Lots has been going on in the old noggin about clothes, sewing and personal philosophy. I often wonder how my budding interest in personal style lead me back into wanting to sew apparel, but I think I can credit the amazing number of sewing blogs out there (so much inspiration!) in addition to a quirk in my personality: I like to make things. I like to problem solve. I aim to be self-sufficient. When the bumper fell off my car on the freeway, you can bet your okole that I didn’t call Triple A. Not when there was a wire hanger and some paperclips in the trunk.
Self-sufficiency may seem like merely a nostalgic notion (something our grandparents did), but what if it is or could be a defining feature of our lives? Sure, there are plenty moments in my life where I defer to the expertise and resources of others (I’m not going to change my car’s timing belt, for instance), but in my daily living, I don’t want to outsource if I can help it. I want to understand how things work. I want to know that I am not just capable but able, that I am not a victim, stunned to the world around me. It makes me learn patience, as sometimes by trying to make something better I make it worse. And quite frankly, by virtue of where I live and my good credit, I have the privilege to outsource if I needed to (say, I screwed up the plumbing). I learn to complain less, recognize the worth in doing something well. I like knowing that I am not the kind of person who throws something out, trades in for something seemingly better. If it's worth it, it's worth mending. My relationships, I hope, reflect that.
And this is only one small bit of what I’ve been thinking. Sewing, like many acts that involve creation, is much larger than the mere act of stitching. In March, Zoe at So, Zo… embarked on Me-Made-March (inspired by the Makeshift project), where she wore handmade items every day for a month. The project, she hoped, would “encourage sewers and refashioners to rely on their creations to perform the function they are intended for: to clothe you.” Yes! I thought. That’s exactly the point. This echoes my sentiments on having a practical wardrobe.
Why stop there? At Male Pattern Boldness, there have been phenomenal discussions on sewing as protest, social class and whether we should dress for others. Sarai at Colette Patterns talks about redefining luxury. Gertie at Gertie’s Guide to Better Sewing talks gender, politics and pencil skirts. Tilly, who signed on for the Refashion pledge about the same time I did, has some wonderful thoughts on how sewing changes the way you shop. And fellow grad student Jessica at A Yen for Craft has eloquently argued about the significance of homemade objects and how the process, in and of itself, is rewarding.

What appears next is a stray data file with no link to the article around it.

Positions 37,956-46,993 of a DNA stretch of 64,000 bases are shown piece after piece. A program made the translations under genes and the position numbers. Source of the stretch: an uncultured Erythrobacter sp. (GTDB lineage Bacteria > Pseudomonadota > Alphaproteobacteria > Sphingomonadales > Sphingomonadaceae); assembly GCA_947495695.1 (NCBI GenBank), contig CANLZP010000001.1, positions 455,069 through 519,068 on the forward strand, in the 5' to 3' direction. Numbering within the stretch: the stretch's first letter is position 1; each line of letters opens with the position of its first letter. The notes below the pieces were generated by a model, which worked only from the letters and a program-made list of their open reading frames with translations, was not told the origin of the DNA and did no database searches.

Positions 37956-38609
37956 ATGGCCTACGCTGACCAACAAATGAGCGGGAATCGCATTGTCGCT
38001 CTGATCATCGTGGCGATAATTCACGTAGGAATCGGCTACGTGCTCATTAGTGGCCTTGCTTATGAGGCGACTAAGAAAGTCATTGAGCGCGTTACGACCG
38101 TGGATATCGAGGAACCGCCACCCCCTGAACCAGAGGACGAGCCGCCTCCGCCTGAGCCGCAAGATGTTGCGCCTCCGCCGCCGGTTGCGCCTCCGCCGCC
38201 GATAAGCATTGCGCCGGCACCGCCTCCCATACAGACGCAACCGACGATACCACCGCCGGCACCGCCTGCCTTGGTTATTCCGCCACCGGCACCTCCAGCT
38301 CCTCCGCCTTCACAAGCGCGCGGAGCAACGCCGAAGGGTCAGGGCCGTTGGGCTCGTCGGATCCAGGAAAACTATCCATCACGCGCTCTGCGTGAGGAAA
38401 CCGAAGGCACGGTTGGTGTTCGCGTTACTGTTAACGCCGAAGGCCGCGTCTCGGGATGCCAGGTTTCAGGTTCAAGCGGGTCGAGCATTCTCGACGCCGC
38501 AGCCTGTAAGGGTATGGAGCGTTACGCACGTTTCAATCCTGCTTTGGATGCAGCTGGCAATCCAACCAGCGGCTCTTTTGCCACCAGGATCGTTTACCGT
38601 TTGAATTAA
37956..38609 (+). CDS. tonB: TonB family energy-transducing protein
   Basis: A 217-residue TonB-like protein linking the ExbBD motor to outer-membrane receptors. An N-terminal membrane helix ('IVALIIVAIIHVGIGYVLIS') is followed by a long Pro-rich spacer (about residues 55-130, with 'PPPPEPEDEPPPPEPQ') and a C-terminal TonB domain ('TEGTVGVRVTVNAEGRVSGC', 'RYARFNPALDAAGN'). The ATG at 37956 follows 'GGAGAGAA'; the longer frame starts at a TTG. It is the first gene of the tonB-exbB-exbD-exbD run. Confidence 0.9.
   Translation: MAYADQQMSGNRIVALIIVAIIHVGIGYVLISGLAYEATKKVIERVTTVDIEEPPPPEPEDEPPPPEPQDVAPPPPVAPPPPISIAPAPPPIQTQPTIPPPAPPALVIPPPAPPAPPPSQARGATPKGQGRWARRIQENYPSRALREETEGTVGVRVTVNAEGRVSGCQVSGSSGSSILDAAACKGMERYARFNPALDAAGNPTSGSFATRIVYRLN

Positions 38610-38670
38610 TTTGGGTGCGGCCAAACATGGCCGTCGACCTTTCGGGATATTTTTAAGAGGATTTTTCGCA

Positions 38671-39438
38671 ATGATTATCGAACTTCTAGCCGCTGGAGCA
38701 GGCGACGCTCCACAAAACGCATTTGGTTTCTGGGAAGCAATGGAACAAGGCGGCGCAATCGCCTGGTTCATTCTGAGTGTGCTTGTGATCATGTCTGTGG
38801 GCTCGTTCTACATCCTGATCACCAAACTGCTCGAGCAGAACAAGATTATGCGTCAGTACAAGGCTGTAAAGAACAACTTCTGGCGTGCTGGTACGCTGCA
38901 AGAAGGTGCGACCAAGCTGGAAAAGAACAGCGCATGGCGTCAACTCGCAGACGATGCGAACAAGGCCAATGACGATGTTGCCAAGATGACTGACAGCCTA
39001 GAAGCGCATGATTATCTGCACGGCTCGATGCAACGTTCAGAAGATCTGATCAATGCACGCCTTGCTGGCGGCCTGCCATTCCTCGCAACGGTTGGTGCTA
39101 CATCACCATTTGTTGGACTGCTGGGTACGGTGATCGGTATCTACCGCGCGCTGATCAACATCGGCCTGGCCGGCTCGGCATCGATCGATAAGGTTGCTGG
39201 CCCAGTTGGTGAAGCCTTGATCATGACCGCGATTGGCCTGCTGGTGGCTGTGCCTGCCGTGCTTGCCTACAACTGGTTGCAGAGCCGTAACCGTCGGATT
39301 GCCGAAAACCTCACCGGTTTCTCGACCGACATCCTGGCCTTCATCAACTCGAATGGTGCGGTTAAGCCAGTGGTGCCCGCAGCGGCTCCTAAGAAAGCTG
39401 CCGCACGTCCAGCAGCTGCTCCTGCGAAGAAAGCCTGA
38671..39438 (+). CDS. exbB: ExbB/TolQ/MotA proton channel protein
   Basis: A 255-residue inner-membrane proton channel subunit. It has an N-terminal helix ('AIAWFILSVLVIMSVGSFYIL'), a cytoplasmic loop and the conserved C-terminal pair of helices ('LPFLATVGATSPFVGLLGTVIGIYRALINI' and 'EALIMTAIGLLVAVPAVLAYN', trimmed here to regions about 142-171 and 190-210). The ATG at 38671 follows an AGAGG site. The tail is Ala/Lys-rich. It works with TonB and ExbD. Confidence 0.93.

There are so many I’ve left out, but these topics floating in the blogosphere makes me realize that there is a shift going on in the way we think about how we clothe ourselves and the way we live. I don’t think we need to be overtly political, but awareness is absolutely essential. Self-sufficiency is one way to give you that awareness. Even when you fail, you learn to appreciate the skills of others. I plan to do plenty of failing in May, because I’m joining Zoe’s Me-Made-May project!
There are several who have signed up for the full version, wearing all handmade items (except for bras, socks, etc.) but Zoe has given us a lite option, in which we can more or less define the challenge for ourselves.
So, for Me-Made-May-Lite, I only have one basic premise: Each day for the month of May, I will wear at least one item that has passed through my sewing machine.
I feel like I’m cheating, but it’s a compromise between wanting to participate and being realistic. Beyond the time element, my sewing skills are not up to par to even wear one handmade item (from scratch, that is) per day. My skirts? Count ‘em: One. Two. Finito. Ha! I’d be naked well before Memorial Day. And then there’s the sad truth: there are things I botch beyond repair, so I need the wiggle room, maybe even a few Get-Out-of-Jail free cards.
But this will allow me to include items that I’ve bought and mended or refashioned in addition to some, small homemade items I’m working on (Mad Men headbands, anyone? How about this lovely scarf tutorial? Don’t forget about the bloomers!). This incarnation of the challenge will allow me to do several things 1) improve my sewing skills and begin to understand fit better, which will allow me to sew more handmade items with less frustration 2) help me fill in the gaps in my wardrobe with my existing alteration/refashion pile 3) aid me in my goal to have a practical, perfectly fitting wardrobe and 4) be a part of a community of like-minded people.
So, in the coming weeks I plan on posting a number of small projects. Here’s to May, here’s to self-sufficiency!
Marilyn Monroe checking her makeup. - Marilyn Monroe checking her makeup.